“Another child I guess?” Without looking at her he nodded.

“Just step into this room.” She opened the door and walked in, sighing as she witnessed from the one sided mirror a small fragile girl, who probably lacked nutrition in a large black jacket. The little girl had her fists tightly balled in her laps with her head down, letting stray clumpy hairs fall.

“She’s so young.” Olivia murmured to herself.

“This is both Detective Dorian Moore, the lead detective of this case and his partner Detective Andrew Williams. Both detectives came across a blood bath this evening and the only living thing left is this little girl.”

“Jesus.”

“Jesus indeed-” Detective Moore spoke reaching his hand out for a shake. She took his hand, instantly comparing it to Young’s and then disregarded the thought. “After she was recovered from the scene all she’s done is sit, with her head down.”

“We can’t even get a reaction out of her, she almost seems as though she can’t hear us.”

Detective Williams said looking at the girl through the one-way mirror. She must have been through a lot Olivia thought, definitely nothing she hadn’t come across before.

“We tried to see if she was possibly deaf, but she was still unresponsive.”

“How did you try that?” Olivia asked Moore who seemed to hold a grave look on his face.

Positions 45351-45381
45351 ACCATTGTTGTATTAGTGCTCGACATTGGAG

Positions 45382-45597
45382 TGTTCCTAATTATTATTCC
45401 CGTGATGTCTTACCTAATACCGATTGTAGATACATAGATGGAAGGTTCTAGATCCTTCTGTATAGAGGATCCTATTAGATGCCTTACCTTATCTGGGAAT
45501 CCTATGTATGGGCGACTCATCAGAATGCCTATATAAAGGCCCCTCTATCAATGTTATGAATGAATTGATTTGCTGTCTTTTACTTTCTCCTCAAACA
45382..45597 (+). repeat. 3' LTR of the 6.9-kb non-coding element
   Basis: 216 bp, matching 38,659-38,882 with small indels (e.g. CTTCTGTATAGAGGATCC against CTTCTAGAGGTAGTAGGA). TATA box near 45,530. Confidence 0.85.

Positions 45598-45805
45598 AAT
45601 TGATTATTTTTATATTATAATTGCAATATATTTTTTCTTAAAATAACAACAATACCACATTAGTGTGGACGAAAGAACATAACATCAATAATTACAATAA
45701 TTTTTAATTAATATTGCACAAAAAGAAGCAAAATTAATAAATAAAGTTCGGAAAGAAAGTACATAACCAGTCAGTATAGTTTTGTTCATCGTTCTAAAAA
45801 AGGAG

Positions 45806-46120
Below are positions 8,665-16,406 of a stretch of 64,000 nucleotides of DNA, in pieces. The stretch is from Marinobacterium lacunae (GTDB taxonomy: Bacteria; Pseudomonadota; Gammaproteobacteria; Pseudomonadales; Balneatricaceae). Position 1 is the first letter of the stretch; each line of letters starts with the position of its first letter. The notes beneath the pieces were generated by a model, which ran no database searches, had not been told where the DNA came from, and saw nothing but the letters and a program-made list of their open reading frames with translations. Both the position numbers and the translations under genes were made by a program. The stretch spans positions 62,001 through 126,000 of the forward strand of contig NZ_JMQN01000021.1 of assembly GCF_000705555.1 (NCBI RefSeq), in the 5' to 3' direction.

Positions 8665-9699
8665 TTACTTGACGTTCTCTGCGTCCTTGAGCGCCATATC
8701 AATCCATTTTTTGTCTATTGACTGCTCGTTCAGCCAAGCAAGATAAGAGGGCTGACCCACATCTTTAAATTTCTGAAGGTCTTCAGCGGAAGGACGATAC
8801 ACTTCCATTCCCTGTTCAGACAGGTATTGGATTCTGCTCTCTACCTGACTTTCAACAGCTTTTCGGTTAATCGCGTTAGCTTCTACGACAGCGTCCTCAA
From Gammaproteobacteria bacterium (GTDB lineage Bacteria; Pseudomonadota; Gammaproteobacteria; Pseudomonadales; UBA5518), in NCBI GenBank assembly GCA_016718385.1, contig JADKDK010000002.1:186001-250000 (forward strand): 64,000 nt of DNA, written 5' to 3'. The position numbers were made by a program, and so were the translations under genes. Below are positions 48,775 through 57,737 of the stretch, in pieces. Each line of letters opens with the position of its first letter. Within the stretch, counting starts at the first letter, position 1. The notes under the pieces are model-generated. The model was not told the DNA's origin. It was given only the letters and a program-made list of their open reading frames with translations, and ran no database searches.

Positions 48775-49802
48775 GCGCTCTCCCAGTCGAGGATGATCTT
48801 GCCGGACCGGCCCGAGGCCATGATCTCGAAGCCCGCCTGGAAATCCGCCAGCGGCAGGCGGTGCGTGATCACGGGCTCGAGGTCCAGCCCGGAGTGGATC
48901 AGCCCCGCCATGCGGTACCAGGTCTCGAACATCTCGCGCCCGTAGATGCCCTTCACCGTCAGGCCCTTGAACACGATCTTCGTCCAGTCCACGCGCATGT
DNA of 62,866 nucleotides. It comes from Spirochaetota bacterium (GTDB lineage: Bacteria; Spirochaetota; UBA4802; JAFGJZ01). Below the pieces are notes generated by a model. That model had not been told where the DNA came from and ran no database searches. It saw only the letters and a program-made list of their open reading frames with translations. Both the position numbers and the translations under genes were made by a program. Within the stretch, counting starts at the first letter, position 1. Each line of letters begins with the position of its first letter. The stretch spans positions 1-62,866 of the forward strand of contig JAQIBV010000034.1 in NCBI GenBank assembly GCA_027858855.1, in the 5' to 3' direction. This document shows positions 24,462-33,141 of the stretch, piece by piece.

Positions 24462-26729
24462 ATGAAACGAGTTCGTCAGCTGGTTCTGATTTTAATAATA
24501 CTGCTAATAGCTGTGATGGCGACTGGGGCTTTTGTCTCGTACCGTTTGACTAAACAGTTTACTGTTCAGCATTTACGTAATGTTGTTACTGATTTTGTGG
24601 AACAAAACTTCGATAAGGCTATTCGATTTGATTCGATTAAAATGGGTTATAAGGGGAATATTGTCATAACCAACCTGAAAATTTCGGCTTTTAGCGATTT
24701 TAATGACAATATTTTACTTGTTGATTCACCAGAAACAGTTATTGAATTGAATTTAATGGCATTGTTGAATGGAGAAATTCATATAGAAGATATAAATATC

“My brother’s deaf, so I learnt how to communicate through sign-language.” She nodded then turned to the little girl who hadn’t moved an inch during their conversation.

“And she didn’t respond to that either?”

“No.” Young had said, closer to her than she had anticipated. She steadied her heart and focused on the girl.

“We tried everything.” Williams said rustling hair that once had been carefully groomed, but now held a rough look.

“Apart from you.”

Trying to ignore the double meaning behind his comment, knowing it was her alone who had caught it, she pushed those disobeying thoughts further away in her mind, and she stared at the child who’d probably seen more than her mind could comprehend and began devising a strategy.

“Before anything I can’t promise to give you any critical information tonight. This girl has probably witnessed too much to even function anymore, my main priority is to get her functioning again, have her involved in idle conversation and then I’ll begin working on pulling out information in relation to the case.”

“Anything is better than nothing.” His voice ricocheted around the room, leaving Olivia vibrating. Waiting until she had gathered her composure, she turned to face Young, who was no more than a foot or two away from her.

“Is there any other aspects of the crime scene I should be aware of?”

Trying to gain an understanding of how she could formulate her questions without pressing any trigger buttons.

“First we need your trust. What we disclose with you cannot be recorded or broadcasted, not until things play out in our hand more favourably than now.”

Olivia gave Young a firm nod, knowing far too well the extent of those bottom-feeding journalists. Once they got an earful of any of her cases, they piled up at her office requesting for a statement, she hadn’t needed Young to go on to understand what he was saying.

“You have my trust Lieutenant.”

With a dark look in his eyes, he looked to his colleagues who shared the same look as he did and took a deep breath, his jaw working as he faced Olivia.

“Nine, nine dead mutilated bodies were found with the little girl. So Olivia tread carefully.”

 

© All Rights Reserved by Sarah E. Balogun